Before and for some time after the Second World War, there were more than 30 railway stations in the city. Most of them had a tram or bus stop nearby – an early form of integrated public transport.
Only two of the original suburban stations remain in use today, Slateford and Kingsknowe, as the rest closed years ago. Fortunately most of the track bed remains and could be converted to tramways at a reasonable cost as there would be no utilities to divert.
Manchester and Croydon have used old railways to extend their tram networks with great success.
A feasibility study could be set up. Some railway track has been built on, such as the Corstorphine and Barnton spurs, but if the track had survived times to the centre of the city would have been ten and 15 minutes respectively.
With a growing population, Edinburgh badly needs an integrated public transport system as the buses won’t be able to cope.
George Ritchie, North Gyle Terrace, Edinburgh
Join the queue to invest in Scotland
So David Cameron vows to win Scots hearts and minds in his review to outline his referendum battle plans.
Like Clegg and Miliband at their respective Lib/Dem and Labour Party conferences, Cameron made it patently clear to Scots at the Conservative Party conference that their hearts and minds should be in no doubt about the benefits of Scotland’s independence when they all, in turn, declared unequivocally that the English, Welsh and Northern Irish economies would be greatly weakened if Scotland gained independence.
Forgive me if I am missing something here, but is this not an acceptance by them that the Scottish economy would be greatly strengthened if independence was gained?
Why do many Scots allow themselves to get sidetracked by insignificant issues on the political periphery by London-based propaganda when the main issues are so simple?
The three aforementioned nations, commendable though they are, are dependent on the wealth of Scotland – but surely they must join the queue with other nations of the world who will line up to invest in Scotland’s natural and man-made resources.
William Burns, Pennywell Road, Edinburgh
Children’s rights to free thinking
This week our local authority schools opened their gates again, which means that playtime continues for the Church of Scotland, Scripture Union Scotland and any other religious group that cares to join in the fun and games.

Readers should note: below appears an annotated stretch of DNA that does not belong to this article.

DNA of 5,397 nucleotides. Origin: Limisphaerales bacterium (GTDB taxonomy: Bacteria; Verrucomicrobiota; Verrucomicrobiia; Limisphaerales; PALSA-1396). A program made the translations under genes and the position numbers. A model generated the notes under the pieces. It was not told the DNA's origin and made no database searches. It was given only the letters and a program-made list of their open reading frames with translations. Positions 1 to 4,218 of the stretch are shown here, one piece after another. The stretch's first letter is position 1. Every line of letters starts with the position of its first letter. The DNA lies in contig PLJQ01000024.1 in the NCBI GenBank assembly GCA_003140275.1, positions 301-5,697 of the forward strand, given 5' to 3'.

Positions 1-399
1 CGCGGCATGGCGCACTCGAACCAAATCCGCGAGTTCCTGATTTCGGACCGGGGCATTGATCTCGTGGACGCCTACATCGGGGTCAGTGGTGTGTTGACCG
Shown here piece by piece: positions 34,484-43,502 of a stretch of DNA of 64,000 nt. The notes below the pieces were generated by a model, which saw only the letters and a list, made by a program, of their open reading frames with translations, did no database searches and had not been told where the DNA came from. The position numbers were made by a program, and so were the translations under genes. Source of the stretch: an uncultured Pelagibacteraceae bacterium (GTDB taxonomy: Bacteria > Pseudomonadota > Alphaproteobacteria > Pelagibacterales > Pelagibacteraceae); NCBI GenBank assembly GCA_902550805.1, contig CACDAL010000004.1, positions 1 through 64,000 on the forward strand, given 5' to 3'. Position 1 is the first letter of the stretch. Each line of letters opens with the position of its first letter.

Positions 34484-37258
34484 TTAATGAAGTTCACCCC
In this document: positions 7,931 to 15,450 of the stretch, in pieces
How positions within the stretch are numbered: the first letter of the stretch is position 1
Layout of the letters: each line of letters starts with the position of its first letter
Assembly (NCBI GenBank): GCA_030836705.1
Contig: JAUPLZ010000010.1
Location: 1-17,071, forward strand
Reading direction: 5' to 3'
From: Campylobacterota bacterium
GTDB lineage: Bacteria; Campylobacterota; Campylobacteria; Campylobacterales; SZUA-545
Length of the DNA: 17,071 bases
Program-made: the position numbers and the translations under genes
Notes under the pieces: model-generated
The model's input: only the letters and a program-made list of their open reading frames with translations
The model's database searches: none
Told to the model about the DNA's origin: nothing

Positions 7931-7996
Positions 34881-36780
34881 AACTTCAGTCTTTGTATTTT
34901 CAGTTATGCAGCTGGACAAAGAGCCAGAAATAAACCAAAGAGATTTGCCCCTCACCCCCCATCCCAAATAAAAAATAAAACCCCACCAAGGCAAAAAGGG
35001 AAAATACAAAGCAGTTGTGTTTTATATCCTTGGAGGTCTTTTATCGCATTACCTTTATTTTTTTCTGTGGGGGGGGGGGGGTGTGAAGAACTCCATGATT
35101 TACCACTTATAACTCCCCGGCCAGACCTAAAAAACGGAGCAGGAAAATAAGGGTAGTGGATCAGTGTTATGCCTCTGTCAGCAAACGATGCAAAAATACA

For an example of what passes for education during the many hours spent on RME/RO, take a look at the Light Dispels Darkness assembly resource on the Education Scotland website, which for reasons best known to Learning and Teaching Scotland is described as a “learning resource”.
Prepare to rejoice if you are a stand-up comedian in need of new material or to weep if you are a non-religious parent unable to transfer your child to the safe haven of a private education. When will our councillors and MSPs have the decency to champion the right to freedom of thought for all of Scotland’s children?
Which is more important – to accommodate the self-interest of the Church of Scotland or to ensure that the children of Scotland are educated in an environment which will keep them safe from religious indoctrination and free from the opt-out disadvantage?
The answer should be obvious. What is less obvious is the reason why no action has been taken so far.
Veronica Wikman, Malleny Avenue, Edinburgh
Thanks to all ERI staff for caring
I WAS amazed at the comments made by Dr Logan (News, January 2) regarding the attitude and care of the nursing staff at the Edinburgh Royal Infirmary.
In my recent stay everyone from the cleaners to the surgeons treated me with every attention I could ask for.
The only criticism I have is with the food, but this wasn’t the fault of nursing staff at the ERI.
Thank you everyone at the ERI for your tender loving care and attention to me and everyone who needed it.
May I wish you all the best for 2013.
S Kyte, Riverside Drive, Haddington, East Lothian